viper1
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Unread post by viper1 on

Reminds me of an old lucy show
The renter said trailer brakes first lol
"hang onto your chair when reading my posts
use at your own risk"


screeech
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Unread post by screeech on

Some tow dolly's have plates but most don't. I have never heard of a driver getting a ticket for not having a plated tow dolly. I am sure the vehicle being towed by the dolly does not need to be plated. A trailer does not require insurance on it as the insurance coverage will come from the towing unit. The whole 1360Kg thing is usually in reference to cargo trailers...


syntst
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Unread post by syntst on

Nanuk wrote:
screeech wrote: When a vehicle is on a dolly/trailer. The trailer ITSELF is considered as a vehicle, the car on it is considered as a load. Trailers in this province does not need to be insured but must be plated. However standard trailer regulation applies. Anything over 1360KG has to have its own braking system. Regardless if it's a tow dolly or a flat-trailer itself. Some tow dollys have surge hydraulic brakes.

When you tow a vehicle w/a tow bar, the car itself is considered as a trailer which means it must be plated but not necessary insured. Again the brake rule I mentioned above applies. That's why a lot of RV + tow-bar cars have to have their cars retro fitted w/a electricly activated plunger that presses on the car's brake pedle to stop/slow the car down when you hit the brakes on the RV. A lot of PITA which is why tow dollys are invented.
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I tow a vehicle behind a motor home and in Ontario supplemental braking systems are not required. This is copied from MTO requirements:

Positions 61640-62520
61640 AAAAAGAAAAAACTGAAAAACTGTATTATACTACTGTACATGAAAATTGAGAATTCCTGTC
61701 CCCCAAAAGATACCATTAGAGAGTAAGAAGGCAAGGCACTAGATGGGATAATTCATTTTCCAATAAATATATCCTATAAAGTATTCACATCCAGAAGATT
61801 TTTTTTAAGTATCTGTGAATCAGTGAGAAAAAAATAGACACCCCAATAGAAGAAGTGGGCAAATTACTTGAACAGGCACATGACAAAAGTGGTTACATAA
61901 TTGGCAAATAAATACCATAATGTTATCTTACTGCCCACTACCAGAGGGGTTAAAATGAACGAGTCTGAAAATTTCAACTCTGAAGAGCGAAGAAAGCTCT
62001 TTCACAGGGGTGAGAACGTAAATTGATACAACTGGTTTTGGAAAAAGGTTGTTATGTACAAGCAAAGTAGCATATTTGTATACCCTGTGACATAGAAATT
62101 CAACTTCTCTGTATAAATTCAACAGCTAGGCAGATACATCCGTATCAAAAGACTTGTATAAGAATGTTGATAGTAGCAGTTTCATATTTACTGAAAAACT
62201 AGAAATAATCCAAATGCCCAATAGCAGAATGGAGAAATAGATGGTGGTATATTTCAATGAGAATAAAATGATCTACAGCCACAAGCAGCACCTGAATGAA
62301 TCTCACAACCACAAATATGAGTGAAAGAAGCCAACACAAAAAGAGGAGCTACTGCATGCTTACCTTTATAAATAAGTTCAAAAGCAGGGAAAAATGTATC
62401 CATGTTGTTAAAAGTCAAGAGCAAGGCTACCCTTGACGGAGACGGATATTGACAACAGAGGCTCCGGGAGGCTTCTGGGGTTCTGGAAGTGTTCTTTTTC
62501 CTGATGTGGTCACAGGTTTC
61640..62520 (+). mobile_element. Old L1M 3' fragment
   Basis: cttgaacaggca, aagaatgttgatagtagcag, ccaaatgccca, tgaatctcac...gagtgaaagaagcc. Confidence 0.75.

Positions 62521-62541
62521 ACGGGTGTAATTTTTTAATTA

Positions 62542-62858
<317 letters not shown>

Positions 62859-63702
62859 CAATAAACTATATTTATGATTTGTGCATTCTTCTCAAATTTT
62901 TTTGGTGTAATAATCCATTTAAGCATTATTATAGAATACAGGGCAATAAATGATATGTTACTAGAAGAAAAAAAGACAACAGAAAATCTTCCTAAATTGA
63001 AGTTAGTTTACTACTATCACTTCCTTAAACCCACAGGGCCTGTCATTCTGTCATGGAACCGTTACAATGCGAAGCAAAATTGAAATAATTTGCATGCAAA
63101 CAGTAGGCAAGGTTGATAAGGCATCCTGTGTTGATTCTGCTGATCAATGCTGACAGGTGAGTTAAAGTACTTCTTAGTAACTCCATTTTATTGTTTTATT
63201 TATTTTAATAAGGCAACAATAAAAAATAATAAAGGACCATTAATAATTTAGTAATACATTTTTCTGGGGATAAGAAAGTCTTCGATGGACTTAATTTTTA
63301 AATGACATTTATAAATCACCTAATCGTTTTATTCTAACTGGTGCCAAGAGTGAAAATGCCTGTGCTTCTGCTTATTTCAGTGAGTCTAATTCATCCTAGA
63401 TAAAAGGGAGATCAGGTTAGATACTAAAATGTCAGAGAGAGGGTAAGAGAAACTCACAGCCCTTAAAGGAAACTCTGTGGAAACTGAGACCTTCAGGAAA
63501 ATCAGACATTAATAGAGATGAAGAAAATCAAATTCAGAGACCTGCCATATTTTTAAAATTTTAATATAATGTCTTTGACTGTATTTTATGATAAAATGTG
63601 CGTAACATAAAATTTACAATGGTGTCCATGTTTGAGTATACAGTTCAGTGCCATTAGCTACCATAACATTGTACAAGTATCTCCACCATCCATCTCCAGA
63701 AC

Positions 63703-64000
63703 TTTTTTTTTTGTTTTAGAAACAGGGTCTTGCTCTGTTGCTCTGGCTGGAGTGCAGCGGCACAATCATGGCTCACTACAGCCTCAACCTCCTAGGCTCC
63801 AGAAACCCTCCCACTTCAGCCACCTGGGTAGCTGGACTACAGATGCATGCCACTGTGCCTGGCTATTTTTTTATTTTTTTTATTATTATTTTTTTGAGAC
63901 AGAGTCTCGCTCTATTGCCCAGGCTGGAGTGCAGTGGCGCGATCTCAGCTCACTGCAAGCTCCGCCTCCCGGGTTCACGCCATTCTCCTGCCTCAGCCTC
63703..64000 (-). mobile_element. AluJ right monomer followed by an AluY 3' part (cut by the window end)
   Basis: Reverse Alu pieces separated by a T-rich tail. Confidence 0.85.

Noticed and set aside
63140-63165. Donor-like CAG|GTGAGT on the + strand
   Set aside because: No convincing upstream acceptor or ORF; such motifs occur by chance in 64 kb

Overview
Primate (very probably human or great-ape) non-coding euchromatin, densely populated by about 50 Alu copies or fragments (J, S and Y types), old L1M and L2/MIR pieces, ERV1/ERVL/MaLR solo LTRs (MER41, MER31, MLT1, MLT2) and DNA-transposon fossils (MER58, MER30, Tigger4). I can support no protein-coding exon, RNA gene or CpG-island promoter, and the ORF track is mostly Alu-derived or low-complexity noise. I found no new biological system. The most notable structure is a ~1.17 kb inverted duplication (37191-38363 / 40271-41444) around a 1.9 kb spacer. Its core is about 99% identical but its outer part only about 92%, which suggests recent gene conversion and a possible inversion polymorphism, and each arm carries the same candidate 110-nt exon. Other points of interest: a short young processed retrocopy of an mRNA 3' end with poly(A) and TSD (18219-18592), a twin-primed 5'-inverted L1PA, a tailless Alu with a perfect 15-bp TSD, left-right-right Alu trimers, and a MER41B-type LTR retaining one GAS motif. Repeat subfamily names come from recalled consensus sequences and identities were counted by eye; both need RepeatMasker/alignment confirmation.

Brake Requirements
Service brakes are required on house trailers if the trailer's axle(s) transmit more than 1,360 kgs (3,000 lbs) to the road when the trailer is attached to the towing vehicle. This applies to cases where the trailer is loaded or empty. If brakes are required, at least one axle of the trailer must be fitted with brakes.
Brakes are not required on towed motor vehicles, whether towed with a tow bar or on a dolly. Tow dollies do not require brakes whether or not the dolly is carrying a motor vehicle.
House trailers with electric or hydraulic brakes are not required to have trailer breakaway braking devices or parking brakes while being towed in Ontario. Breakaway devices may be required in other Canadian provinces, the US and Mexico. Please contact those jurisdictions for their requirements.

I use a supplemental braking system for obvious safety reason and the fact that I travel through jurisdictions that require them. :mrgreen:


argyll
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Unread post by argyll on

This has turned into an educational thread for all with added bits of information as we go along. The power of the online forum !




Former Ontario Police Officer. Advice will become less relevant as the time goes by !